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The evolution of DevOps and more came into focus on researching this topic to put together this blog. In this section some interesting further reads, videos and snippets to ponder upon whilst you consider the Development methodology which is upon us.

One of the famous interviews with the “Father” of DevOps where Patrick discusses the forming of the name DevOps as well as giving an interesting view on “NoOps” done back in 6 April 2012 by Manuel Pais can be found at this link:

https://www.infoq.com/interviews/debois-devops

The term “NoOps”is one whereby there is a belief that you could as an organisation acquire a state that you need not worry about operations in any way shape or form. Personally I do not believe that this is feasible and more of a form of wishing in most industries that cannot be fully robotised. In complex industries requiring, at this stage at-least, human though processes on thinking and making decisions based on a multitude of variable inputs the view on NoOps is not in reach – for now – i have some colleagues in the field of AI that may beg to differ from me.

Patrick’s view on NoOps, which makes a great deal of sense to me, is as follows, as quoted from his interview from InfoQ listed above:

Q, Manuel Pais: What about the recent debate between the term DevOps and NoOps, do you think this is just a word fight or there are fundamental differences between this two terms DevOps and NoOps?

A, Patrick Debois: It actually always makes me laugh. The word NoOps in a way that I understand what they mean by less complexity of managing things and not worrying too much about the operational things you do, and that gives you more time about spending time on things that bring business value, but actually, when you do this kind of stuff, even on a SaaS platform or a PaaS platform, you will have to do some operations anyway because you can’t trust the other that they’re always up and always working. So you kind of have to monitor the other guys and you have to make sure that things are not failing or that you can migrate to the others. So I guess you can start in a NoOps mode and say “I am going to outsource everything to a company that kind of takes care of it and I can focus on my business idea wherever is viable or not”, but once it starts growing in operational perspective I guess you have to do Ops anyway so that is why I think is an interesting goal as we should not be worrying about it too much, but it is like we are never going to reach it that there is no Ops anyway.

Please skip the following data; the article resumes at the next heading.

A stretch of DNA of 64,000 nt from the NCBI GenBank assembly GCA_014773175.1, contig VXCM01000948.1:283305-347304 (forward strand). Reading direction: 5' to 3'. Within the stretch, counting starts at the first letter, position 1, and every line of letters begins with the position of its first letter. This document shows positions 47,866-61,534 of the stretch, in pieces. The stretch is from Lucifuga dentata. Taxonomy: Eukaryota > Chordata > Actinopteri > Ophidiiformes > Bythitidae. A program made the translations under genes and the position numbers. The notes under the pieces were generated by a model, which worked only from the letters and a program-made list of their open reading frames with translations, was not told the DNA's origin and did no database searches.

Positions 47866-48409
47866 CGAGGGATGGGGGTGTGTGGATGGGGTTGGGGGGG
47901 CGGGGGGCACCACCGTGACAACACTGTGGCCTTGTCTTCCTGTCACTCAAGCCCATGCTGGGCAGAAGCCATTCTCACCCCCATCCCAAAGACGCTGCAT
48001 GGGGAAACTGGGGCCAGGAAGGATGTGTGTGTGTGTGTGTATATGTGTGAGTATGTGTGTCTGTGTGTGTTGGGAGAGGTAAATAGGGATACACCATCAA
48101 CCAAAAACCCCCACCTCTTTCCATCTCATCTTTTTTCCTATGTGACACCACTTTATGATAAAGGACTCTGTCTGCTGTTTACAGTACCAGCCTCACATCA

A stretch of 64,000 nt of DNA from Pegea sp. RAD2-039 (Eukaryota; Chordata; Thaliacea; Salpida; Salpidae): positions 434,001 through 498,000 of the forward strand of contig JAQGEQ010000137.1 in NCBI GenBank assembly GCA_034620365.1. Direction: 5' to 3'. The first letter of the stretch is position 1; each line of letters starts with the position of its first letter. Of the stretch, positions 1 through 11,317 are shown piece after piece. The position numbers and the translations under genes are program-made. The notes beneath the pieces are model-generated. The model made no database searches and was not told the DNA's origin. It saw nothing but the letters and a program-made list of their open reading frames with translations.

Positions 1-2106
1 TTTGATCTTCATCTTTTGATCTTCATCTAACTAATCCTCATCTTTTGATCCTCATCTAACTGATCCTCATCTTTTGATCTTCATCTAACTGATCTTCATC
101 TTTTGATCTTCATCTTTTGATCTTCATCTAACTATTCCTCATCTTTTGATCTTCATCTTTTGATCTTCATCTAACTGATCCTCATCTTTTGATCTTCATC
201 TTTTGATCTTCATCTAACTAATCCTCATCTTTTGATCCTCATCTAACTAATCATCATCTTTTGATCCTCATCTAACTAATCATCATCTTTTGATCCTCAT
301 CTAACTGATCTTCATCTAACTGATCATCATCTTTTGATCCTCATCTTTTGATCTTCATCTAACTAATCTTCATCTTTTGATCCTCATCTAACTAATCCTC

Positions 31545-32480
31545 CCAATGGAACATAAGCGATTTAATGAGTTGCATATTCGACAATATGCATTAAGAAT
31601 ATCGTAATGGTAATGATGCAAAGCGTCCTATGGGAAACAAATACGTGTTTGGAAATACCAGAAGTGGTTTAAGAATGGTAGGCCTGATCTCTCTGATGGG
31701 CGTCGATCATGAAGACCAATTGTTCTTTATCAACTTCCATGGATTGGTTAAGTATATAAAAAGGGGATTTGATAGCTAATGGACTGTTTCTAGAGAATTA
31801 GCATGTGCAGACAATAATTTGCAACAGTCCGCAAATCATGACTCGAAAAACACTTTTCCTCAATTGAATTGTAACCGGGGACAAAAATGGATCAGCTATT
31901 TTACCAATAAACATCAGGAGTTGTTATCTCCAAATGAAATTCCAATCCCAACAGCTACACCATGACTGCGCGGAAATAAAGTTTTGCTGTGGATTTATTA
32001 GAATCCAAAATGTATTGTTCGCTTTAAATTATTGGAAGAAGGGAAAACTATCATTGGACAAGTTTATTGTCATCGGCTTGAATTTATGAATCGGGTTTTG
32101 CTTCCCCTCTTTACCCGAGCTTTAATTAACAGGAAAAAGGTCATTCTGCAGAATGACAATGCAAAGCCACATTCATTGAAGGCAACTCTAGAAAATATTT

In a more recent interview done on the 10 March 2015 with Patrick Debois from Victor’s blog Patrick stated that “any good ideas in the industry have lasted for a long time” when asked about the longevity of DevOps. (This can be found 9min 30 sec into his interview on the following link:

https://victorops.com/blog/devops-interview-patrick-debois/

Why is this important – well it is important in that DevOps is deemed so new. As we have seen in the post on DevOps – What is this trend, https://tectonicshift.co.za/devops-what-is-this-trend, the definitions are many and the term still new to most – but the founding views, which i agree with, is that this term is here to stay as a methodology like Scrum, Agile which brought a revolutionary change in the way we do things in the I.T. industry. On listening further to Patrick in this interview he also states that he is not going to claim other ideas by simply “tacking on the word DevOps” to everything in that he felt this would be wrong and also not the way of doing things. If we look at other key items in the I.T. life cycle that went through similar discourse you would see this in the testing field – where the terms as they grew were under fire to now be bedded down but changed very little – User acceptance testing, Stress testing, Automation testing, Exploratory testing. Another example is that in the world of I.T. maturity frameworks and how new frameworks were deemed fads yet are now name brands known by all such as Cobit, ITIL.